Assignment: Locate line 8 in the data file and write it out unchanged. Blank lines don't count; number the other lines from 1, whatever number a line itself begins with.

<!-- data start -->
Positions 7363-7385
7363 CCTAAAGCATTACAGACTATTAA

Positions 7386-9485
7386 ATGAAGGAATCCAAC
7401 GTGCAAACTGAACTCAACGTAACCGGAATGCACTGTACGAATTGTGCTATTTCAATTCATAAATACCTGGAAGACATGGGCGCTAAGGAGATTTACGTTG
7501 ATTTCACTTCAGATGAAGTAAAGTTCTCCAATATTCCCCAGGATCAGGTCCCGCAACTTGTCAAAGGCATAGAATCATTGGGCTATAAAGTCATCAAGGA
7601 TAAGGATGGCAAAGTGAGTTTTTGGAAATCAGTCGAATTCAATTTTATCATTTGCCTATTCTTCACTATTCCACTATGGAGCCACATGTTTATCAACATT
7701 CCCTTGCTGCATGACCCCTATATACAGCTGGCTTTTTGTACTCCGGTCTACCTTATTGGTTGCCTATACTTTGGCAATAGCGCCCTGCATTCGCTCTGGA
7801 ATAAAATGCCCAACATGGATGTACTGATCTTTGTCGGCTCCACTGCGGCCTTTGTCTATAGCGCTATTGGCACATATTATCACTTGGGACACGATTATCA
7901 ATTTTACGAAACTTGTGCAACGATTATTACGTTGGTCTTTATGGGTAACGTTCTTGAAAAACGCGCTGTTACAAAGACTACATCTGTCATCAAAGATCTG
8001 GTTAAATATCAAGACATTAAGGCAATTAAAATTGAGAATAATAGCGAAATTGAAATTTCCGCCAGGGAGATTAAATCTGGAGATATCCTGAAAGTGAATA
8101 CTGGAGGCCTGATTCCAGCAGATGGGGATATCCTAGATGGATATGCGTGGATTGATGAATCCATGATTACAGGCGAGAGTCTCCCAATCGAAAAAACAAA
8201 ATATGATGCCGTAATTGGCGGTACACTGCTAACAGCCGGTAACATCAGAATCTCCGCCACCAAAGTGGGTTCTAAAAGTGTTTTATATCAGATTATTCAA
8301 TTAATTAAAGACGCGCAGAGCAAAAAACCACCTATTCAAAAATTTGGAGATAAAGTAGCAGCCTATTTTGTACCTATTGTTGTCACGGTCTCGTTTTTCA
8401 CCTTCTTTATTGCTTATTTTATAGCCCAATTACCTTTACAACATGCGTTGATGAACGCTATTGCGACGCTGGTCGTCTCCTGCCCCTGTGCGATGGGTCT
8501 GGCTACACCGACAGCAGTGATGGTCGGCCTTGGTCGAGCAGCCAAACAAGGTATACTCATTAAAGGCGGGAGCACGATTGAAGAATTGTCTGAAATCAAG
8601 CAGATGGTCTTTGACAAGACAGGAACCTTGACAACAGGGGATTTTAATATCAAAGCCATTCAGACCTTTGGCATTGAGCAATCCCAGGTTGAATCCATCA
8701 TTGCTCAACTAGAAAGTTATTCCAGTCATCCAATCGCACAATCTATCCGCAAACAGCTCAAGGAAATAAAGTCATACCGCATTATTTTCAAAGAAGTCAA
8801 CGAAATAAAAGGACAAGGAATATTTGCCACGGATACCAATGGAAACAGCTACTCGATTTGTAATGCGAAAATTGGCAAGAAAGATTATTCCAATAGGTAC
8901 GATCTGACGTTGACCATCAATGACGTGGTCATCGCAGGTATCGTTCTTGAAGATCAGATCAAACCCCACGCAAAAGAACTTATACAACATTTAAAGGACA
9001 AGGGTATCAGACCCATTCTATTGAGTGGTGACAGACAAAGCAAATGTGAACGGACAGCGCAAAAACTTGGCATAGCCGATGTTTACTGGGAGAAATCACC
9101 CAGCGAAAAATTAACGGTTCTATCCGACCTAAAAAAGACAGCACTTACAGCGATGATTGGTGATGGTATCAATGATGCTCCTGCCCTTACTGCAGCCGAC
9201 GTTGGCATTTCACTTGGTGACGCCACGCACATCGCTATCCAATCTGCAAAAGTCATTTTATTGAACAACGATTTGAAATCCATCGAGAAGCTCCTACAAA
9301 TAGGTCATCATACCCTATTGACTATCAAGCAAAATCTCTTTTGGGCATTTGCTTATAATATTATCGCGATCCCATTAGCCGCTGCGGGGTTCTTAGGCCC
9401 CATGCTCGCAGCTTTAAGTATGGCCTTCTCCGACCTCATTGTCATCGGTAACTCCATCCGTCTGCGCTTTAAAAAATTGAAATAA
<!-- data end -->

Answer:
7701 CCCTTGCTGCATGACCCCTATATACAGCTGGCTTTTTGTACTCCGGTCTACCTTATTGGTTGCCTATACTTTGGCAATAGCGCCCTGCATTCGCTCTGGA